Kombucha is an ancient drink having its origins in Machuria, China. For thousands of years, this traditional beverage has been brewed and consumed throughout the world and only recently, has it been mass marketed to consumers and businesses in efforts to spread the product further.
Kombucha is a fermented beverage which is mixed with tea, sugar and SCOBY (symbiotic culture of bacteria and yeast) and takes around 10-12 days to be fully prepared by going through a total of three phases (see: How Kombucha is Made for more details on the production process).
The drink is classified as a ‘functional beverage’ – indicating it as a nutritional beverage containing vitamins, amino acids and other nutrients which provide various health benefits to consumers.
It is said that Kombucha was first discovered in 220 BCE in Northeast China. The derivation of the word is said to be inspired from the name of Korean Doctor Kombu, who first brought the fermented drink to Japan as a healing medicine for the then Japanese Emperor Inkyo.
In the early 20th century, due to expansion of global trade between Asia and the rest of the world, the drink was introduced to Europe – firstly appearing in Russia as “Kambucha” and then to Germany as “Kombuchaschwamm.” It gained a more mainstream following in the continent following a 1960s Swiss study comparing its health benefits with yogurt.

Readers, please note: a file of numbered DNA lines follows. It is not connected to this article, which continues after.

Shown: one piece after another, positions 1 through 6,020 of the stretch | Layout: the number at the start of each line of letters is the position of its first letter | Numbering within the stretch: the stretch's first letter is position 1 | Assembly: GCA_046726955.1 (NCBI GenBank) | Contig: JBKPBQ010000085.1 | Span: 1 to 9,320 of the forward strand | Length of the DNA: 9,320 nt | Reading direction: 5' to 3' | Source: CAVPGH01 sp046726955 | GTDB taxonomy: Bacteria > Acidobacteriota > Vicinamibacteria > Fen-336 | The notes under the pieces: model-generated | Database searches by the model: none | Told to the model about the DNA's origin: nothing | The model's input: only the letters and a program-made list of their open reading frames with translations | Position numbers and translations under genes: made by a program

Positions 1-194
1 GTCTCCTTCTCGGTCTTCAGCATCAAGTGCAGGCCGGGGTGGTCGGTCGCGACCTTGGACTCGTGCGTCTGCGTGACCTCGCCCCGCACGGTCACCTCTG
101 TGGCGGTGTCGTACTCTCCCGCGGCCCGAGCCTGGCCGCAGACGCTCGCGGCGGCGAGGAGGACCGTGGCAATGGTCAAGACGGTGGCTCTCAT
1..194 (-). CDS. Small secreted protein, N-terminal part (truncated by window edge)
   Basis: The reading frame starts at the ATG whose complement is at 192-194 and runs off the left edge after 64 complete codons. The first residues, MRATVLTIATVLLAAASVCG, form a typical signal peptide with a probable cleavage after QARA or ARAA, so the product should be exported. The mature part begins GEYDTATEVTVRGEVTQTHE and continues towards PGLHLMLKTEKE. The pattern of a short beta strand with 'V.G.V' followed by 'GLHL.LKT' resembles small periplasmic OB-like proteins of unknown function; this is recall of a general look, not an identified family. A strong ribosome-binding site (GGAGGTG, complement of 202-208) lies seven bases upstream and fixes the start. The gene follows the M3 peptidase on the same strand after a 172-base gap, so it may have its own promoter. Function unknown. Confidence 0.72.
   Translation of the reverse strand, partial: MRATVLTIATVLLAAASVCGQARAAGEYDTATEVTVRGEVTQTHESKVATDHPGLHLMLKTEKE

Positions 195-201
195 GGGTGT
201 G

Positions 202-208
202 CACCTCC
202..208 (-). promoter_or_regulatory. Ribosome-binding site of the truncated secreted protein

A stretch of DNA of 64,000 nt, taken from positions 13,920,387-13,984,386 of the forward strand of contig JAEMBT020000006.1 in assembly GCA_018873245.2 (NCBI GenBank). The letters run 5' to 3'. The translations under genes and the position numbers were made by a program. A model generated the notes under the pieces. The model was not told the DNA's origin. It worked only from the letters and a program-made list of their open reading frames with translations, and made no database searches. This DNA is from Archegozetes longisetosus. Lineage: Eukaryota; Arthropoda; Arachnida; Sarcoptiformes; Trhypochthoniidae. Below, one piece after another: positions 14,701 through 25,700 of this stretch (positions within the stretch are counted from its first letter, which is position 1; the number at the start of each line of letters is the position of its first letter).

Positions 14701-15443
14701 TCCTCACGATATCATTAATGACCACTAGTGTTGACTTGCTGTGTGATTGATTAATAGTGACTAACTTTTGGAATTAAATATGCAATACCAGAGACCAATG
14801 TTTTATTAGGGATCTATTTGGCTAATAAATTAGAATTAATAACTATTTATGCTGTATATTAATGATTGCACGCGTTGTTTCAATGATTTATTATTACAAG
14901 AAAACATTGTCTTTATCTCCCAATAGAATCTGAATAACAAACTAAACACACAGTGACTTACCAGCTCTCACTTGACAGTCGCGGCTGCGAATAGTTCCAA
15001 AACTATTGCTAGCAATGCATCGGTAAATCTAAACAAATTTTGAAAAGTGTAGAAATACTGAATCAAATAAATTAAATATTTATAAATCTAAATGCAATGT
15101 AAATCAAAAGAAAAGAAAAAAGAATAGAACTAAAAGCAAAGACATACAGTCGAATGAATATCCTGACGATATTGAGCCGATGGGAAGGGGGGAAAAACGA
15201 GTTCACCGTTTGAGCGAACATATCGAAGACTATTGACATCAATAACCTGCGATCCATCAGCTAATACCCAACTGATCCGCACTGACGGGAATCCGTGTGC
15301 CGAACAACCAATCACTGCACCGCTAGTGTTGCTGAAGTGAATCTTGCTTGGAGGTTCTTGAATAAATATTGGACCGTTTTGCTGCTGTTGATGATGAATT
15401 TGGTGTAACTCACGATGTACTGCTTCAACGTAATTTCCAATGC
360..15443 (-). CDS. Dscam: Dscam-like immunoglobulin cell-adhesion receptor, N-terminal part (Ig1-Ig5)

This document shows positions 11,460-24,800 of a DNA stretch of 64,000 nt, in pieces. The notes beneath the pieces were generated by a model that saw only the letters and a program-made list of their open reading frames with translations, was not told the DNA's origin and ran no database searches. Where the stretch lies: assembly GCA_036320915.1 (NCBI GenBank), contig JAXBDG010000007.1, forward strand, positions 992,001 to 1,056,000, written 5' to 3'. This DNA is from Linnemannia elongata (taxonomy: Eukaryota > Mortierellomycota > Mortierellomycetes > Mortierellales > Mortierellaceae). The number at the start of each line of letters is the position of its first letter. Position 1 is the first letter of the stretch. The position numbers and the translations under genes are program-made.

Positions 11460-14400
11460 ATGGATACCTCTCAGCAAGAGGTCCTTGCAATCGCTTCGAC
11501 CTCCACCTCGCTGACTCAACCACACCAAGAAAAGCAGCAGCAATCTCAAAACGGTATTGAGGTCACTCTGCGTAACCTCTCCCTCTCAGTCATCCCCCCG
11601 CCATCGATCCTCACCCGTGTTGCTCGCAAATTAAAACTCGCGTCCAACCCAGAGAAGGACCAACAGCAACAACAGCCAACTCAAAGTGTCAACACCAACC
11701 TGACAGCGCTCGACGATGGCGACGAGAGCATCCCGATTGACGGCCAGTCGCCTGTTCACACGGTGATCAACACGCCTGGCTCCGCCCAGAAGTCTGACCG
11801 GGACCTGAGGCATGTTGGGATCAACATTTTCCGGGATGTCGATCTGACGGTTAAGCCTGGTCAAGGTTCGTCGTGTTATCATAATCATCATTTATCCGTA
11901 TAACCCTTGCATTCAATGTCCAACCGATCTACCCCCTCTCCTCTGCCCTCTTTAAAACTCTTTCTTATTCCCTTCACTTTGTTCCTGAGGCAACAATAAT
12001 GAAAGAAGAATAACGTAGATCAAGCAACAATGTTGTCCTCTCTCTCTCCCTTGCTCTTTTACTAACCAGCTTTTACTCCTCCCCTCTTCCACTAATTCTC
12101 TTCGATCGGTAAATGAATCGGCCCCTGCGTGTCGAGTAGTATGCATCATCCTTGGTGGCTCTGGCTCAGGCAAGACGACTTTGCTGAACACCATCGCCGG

Since the 1990s, owing to various grassroots as well as corporate efforts to promote the beverage, the boom in Kombucha consumption has been increasing by a handsome amount. Sandor Katz, a leading expert in fermentation and author of ‘The Art of Fermentation’ suggests that the initial popularity was largely due to the perceived health benefits of the drink – including claims that it helps to fight AIDS, cancer and other serious medical conditions.
After numerous studies since then, the actual health benefits of Kombucha have yet to be debunked till now. Though claims of reducing or even curing ailments seem exaggerated, the fact that the beverage does contain herbal elements like green tea and is organically fermented do indicate that it contains benefits similar to herbal teas and fermented foods – including probiotic benefits encouraging gut bacteria cleansing and support in digestion.
Today, Kombucha is made both not only by enthusiasts and longtime consumers, but also by major companies including PepsiCo which in November 2016 bought the popular brand KeVita after seeing rising demand. In 2014, sales of Kombucha were estimated at $400 million which grew astonishingly fourfold since 2010. By 2020, sales are expected to reach $1.8 billion with an annual rate of growth of 25% since 2015.
As we’ve seen, the history of Kombucha has been a colorful and long time – journeying from the Far East to the United States over many centuries. Come visit our store or browse our online selection and try out the flavors – each with its own little history inside!